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Fahrenheit 451 (1966)

Unrated | | Drama, Sci-Fi | 14 November 1966 (USA)
In an oppressive future, a fireman whose duty is to destroy all books begins to question his task.

Director:

Writers:

(screenplay), (screenplay) | 1 more credit »
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4,292 ( 74)

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Nominated for 1 BAFTA Film Award. Another 2 nominations. See more awards »
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Cast

Complete credited cast:
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...
...
...
Fabian / Headmistress
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Man with the Apple
Bee Duffell ...
Book Woman
Alex Scott ...
Book Person: 'The Life of Henry Brulard'
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Storyline

Based on the 1951 Ray Bradbury novel of the same name. Guy Montag is a firefighter who lives in a lonely, isolated society where books have been outlawed by a government fearing an independent-thinking public. It is the duty of firefighters to burn any books on sight or said collections that have been reported by informants. People in this society including Montag's wife are drugged into compliancy and get their information from wall-length television screens. After Montag falls in love with book-hoarding Clarisse, he begins to read confiscated books. It is through this relationship that he begins to question the government's motives behind book-burning. Montag is soon found out, and he must decide whether to return to his job or run away knowing full well the consequences that he could face if captured. Written by Brian Rathjen <briguy_52732@yahoo.com>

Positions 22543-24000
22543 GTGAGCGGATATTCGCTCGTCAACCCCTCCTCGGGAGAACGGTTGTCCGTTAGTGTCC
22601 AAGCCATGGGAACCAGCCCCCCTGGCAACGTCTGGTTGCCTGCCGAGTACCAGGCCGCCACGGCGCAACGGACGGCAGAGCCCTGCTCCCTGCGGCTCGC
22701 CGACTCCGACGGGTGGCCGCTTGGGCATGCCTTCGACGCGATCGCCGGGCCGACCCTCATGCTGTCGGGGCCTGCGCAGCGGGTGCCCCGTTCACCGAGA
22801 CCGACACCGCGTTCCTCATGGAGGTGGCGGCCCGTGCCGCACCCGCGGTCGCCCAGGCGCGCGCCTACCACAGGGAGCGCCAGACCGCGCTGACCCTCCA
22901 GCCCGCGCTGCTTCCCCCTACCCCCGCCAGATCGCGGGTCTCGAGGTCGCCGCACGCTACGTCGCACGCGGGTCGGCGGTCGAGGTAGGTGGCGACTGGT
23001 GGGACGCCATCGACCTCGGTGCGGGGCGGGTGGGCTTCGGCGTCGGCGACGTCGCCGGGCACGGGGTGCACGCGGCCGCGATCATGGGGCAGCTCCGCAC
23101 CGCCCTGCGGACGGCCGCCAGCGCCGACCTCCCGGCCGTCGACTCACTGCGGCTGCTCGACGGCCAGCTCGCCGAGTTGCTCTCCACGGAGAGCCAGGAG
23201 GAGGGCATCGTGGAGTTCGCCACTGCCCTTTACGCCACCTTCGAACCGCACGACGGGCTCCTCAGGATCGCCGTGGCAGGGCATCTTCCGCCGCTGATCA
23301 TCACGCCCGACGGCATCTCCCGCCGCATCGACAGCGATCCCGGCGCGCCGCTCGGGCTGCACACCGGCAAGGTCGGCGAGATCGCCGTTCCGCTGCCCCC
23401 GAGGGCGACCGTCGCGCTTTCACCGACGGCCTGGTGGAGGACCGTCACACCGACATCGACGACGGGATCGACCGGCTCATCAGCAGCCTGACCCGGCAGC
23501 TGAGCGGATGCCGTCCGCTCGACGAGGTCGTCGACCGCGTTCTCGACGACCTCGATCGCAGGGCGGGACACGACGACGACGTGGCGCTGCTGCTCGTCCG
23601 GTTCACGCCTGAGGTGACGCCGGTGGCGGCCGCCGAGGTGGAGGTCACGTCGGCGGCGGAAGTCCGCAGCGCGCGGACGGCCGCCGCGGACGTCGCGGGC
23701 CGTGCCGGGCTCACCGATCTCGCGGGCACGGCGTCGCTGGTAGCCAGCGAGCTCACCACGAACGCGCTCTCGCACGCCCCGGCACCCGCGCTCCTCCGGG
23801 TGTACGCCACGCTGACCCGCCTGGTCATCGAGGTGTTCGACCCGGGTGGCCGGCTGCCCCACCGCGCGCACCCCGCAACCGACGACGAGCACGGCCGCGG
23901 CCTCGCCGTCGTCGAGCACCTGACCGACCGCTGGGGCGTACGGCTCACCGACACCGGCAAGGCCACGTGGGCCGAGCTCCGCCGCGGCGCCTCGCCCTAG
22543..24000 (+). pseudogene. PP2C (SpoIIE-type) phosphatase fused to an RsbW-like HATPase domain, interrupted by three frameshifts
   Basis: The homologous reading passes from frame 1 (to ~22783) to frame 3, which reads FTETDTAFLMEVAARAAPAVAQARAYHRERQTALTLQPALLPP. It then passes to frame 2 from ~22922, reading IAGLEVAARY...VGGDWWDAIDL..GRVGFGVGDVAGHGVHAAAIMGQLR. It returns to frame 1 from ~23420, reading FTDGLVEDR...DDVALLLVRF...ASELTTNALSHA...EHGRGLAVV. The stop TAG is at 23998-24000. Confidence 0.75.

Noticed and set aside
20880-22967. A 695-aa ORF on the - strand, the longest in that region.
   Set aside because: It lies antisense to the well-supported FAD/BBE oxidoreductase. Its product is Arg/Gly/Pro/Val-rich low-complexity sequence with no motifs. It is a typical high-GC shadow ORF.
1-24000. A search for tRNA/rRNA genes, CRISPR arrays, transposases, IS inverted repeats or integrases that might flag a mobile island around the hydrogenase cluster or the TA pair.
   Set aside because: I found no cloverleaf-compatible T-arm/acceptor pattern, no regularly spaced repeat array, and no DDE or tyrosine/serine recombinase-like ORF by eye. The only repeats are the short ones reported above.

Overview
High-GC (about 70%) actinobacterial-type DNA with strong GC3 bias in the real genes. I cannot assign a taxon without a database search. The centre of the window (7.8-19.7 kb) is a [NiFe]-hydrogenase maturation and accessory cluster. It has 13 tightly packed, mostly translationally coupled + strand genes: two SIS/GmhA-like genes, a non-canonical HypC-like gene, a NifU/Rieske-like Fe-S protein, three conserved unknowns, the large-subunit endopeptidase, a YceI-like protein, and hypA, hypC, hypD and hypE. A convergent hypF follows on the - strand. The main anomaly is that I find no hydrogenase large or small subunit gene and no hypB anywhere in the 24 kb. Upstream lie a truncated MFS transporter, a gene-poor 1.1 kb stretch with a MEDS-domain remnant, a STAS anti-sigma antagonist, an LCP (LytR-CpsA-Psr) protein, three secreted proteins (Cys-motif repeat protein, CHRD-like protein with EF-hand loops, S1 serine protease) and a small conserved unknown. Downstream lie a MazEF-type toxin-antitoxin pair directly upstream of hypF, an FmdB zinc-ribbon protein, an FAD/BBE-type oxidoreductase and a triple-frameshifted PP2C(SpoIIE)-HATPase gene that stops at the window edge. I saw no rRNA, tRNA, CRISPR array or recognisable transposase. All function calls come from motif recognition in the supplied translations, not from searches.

Plot Summary | Add Synopsis

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Aflame with the excitement and emotions of tomorrow! See more »

Genres:

Drama | Sci-Fi

Certificate:

Unrated | See all certifications »

Parents Guide:

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Details

Country:

Language:

Release Date:

14 November 1966 (USA)  »

Also Known As:

Farenhajt 451  »

Box Office

Budget:

$1,500,000 (estimated)
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Company Credits

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Technical Specs

Runtime:

Sound Mix:

(Westrex Recording System)

Color:

(Technicolor)

Aspect Ratio:

1.66 : 1
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Did You Know?

Trivia

The monorail featured in the film had been built in France in 1959 by the SAFEGE consortium as a test track. It was dismantled shortly after filming. See more »

Goofs

After Montag comes out of the first raid to burn the books, the placement of the fire protective clothing (helmet and gloves) are unnatural movements and appear to be a reverse run of film footage. This is further compounded by the fact that he walks backwards to get the flamethrower which has flame entering the nozzle instead of leaving the nozzle. See more »